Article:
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The Luckiest Girl in the School By Angela Brazil Characters: 16131

Updated: 2017-11-30 00:05


Seaton High School

The autumn term at Seaton High School began on September 22nd. On the 21st Winona set forth with great flourish of trumpets, feeling more or less of a heroine. To have been selected for a scholarship among twenty-one candidates was a distinction that even Aunt Harriet would admit. In the brief interval pending her departure, her home circle had treated her with a respect they had never before accorded her.

"I hope you'll do well, child," said her mother, half proud and half tearful when it came to the parting. "We shall miss you here, but when you get on yourself you must help the younger ones. I shall look to you to push them on in life."

There is a certain satisfaction in the knowledge that you are considered the prop of the family. Winona's eyes glowed. In imagination she was already Principal of a large school, and providing posts as assistant mistresses for Letty, Mamie and Doris, that is to say unless she turned her attention to medicine, but in that case she could be head of a Women's Hospital, and have them as house surgeons or dispensers, or something else equally distinguished and profitable. It might even be possible to provide occupation for Godfrey or Ernie, though this was likely to prove a tougher job than placing the girls. With such a brilliant beginning, the future seemed an easy walk-over.

Mrs. Woodward was exulting over the fact that she had engaged Miss Jones when she did, and that Winona's school clothes were all made and finished. There had been a fluster at the last, when it was discovered that her mackintosh was fully six inches too short for her new skirts, and that she had outgrown her thick boots, but a hurried visit to Great Marston had remedied these deficiencies, and the box was packed to everybody's satisfaction. There was a universal feeling in the family that such an outfit could not fail to meet with Aunt Harriet's approval. The first sight of the nightdress case and the brush-and-comb bag must wring admiration from her. They had been bought at a bazaar, and were altogether superior to those in daily use. As for the handkerchief case, Letty had decided that unless one equally well embroidered were presented to her on her next birthday, she would be obliged to assert her individuality by showing temper.

Winona walked into the dressing-room of the High School on September 22nd with a mixture of shyness and importance. On the whole the latter predominated. It was a trifle embarrassing to face so many strangers, but it was something to have won a scholarship. She wondered who was the other fortunate candidate.

"I expect it will be that red-haired girl with the spectacles," she thought. "I believe she answered every question, though she was rather quiet about it."

She looked round, but could not see the ruddy locks, nor indeed any of the companions who had taken the examination with her.

"Hunting for some one you know?" asked a girl who had appropriated the next hook to hers.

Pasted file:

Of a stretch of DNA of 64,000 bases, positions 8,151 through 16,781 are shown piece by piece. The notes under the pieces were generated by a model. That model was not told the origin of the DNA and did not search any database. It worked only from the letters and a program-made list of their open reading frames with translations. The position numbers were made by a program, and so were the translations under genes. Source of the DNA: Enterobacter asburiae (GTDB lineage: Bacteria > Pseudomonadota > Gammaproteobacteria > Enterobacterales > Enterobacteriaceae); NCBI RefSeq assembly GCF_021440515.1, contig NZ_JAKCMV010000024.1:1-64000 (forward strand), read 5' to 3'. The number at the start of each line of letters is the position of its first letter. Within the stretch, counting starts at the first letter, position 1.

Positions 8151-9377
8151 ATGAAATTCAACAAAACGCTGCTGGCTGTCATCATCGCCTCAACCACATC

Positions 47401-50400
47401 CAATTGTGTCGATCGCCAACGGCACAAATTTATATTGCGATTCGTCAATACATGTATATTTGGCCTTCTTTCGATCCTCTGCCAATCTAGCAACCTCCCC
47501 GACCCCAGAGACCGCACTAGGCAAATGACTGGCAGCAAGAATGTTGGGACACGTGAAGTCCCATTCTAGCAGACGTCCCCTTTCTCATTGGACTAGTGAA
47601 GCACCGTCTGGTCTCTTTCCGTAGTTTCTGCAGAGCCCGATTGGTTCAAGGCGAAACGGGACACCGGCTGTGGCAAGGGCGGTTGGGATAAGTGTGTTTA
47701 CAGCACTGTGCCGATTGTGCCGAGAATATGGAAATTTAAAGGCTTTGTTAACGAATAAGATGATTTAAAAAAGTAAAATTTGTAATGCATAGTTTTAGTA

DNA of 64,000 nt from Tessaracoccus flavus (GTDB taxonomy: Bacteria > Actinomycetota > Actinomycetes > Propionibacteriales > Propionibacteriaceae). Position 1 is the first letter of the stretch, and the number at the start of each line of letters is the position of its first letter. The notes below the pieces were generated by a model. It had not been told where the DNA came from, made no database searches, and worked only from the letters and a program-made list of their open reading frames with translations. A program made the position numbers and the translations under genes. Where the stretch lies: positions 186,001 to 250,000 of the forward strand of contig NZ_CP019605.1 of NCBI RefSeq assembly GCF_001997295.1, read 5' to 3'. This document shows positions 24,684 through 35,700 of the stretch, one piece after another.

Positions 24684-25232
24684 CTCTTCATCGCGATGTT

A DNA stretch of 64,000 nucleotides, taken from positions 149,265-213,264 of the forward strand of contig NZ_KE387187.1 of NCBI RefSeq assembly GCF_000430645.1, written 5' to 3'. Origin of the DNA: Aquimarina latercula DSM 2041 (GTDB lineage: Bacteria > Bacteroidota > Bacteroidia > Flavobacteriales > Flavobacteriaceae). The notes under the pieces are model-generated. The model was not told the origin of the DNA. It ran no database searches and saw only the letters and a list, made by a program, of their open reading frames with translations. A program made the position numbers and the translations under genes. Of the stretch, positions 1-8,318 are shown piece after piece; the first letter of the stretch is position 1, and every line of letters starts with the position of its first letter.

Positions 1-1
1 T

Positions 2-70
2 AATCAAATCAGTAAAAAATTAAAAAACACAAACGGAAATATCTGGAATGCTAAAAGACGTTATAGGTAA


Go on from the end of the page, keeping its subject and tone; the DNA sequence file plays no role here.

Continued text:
"Yes, at least I'm not sure whether she'll be here or not. I believe her name's Marjorie Kaye."

"Never heard of her!"

"There are heaps of new girls," volunteered another who stood by.

"I wondered if she'd won a County Scholarship," added Winona.

"Ask me a harder! I tell you I've never heard her name before."

"I've won the other scholarship."

Winona's voice was intended to sound very casual.

"Indeed!"

Her neighbor was taking off her boots, and did not seem as much impressed as the occasion merited.

"Oh! so you're one of the 'outlanders,'" sniggered another. "It's a sort of 'go into the highways and hedges and compel them to come in' business."

"I suppose we shall be having Council School Scholarships next!" drawled a third.

They were friends, and went off together without another glance at Winona. She followed soberly, wondering what she ought to do next. She had a vague idea that the winner of a scholarship should present herself at the Head Mistress' study to receive a few words of encouragement and congratulation on her success. At the top of the stairs she met the mistress who had presided over the examination. The latter greeted her unceremoniously.

"Winona Woodward, you've been placed in V.a., first room to the right, round the corner. You'll find the number on the door."

Other girls were hurrying in the same direction. Winona entered with what seemed to her quite a small crowd. Everybody appeared to know where to go, except herself. She stood in such evident hesitation that one, more good-natured than the rest, remarked:

"You'd better seize on any desk you fancy, as quick as you can. They're getting taken up fast, if you want a front one!"

Winona slid into the nearest seat at hand, and appropriated it by placing her note-book, pencil-box, ruler, atlas and dictionaries inside the desk.

The room was filling quickly. Every moment fresh arrivals hurried in and took their places. Marjorie Kaye was nowhere to be seen, but in the second row sat the dark-eyed girl with the red ribbon in her hair. She turned round and nodded pleasantly.

"So she's got the other scholarship!" thought Winona. "I shouldn't have expected it. I'd have staked my reputation on the sandy-haired one. Well, I suppose her answers weren't correct, after all. I'm rather glad on the whole it's this girl; she looks jolly."